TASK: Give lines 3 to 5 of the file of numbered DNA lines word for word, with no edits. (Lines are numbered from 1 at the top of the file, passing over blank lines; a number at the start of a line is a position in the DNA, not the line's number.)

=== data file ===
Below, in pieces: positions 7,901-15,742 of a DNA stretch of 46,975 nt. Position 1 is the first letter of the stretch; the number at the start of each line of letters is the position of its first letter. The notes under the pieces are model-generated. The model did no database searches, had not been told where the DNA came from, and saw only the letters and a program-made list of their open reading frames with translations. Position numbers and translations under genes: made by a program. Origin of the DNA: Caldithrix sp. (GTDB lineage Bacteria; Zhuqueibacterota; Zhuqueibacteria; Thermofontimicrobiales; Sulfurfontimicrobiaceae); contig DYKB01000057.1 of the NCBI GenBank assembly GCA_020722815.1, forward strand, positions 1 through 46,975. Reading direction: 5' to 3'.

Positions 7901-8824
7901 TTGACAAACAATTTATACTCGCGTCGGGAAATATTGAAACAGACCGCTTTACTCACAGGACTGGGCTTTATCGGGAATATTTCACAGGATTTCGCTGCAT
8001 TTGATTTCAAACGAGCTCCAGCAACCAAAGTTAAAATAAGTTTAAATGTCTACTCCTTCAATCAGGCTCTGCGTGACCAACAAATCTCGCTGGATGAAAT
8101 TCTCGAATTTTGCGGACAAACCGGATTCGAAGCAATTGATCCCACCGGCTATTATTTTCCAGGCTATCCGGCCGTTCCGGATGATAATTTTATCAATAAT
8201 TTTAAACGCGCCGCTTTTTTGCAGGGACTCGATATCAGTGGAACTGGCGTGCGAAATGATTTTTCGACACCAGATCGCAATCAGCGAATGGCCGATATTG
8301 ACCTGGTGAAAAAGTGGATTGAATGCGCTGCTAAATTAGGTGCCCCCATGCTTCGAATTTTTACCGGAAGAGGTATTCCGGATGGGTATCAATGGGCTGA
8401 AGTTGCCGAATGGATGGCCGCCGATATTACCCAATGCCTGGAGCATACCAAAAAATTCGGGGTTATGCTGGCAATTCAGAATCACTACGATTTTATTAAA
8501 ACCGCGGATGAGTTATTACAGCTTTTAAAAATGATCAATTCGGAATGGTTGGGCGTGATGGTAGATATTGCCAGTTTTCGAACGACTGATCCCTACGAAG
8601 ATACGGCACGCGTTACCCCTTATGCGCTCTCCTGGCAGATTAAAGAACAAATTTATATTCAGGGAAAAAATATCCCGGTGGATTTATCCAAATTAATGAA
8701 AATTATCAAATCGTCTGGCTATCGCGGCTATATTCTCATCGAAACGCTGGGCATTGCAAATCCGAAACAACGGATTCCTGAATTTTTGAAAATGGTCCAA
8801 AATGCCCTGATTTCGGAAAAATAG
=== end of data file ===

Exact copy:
7901 TTGACAAACAATTTATACTCGCGTCGGGAAATATTGAAACAGACCGCTTTACTCACAGGACTGGGCTTTATCGGGAATATTTCACAGGATTTCGCTGCAT
8001 TTGATTTCAAACGAGCTCCAGCAACCAAAGTTAAAATAAGTTTAAATGTCTACTCCTTCAATCAGGCTCTGCGTGACCAACAAATCTCGCTGGATGAAAT
8101 TCTCGAATTTTGCGGACAAACCGGATTCGAAGCAATTGATCCCACCGGCTATTATTTTCCAGGCTATCCGGCCGTTCCGGATGATAATTTTATCAATAAT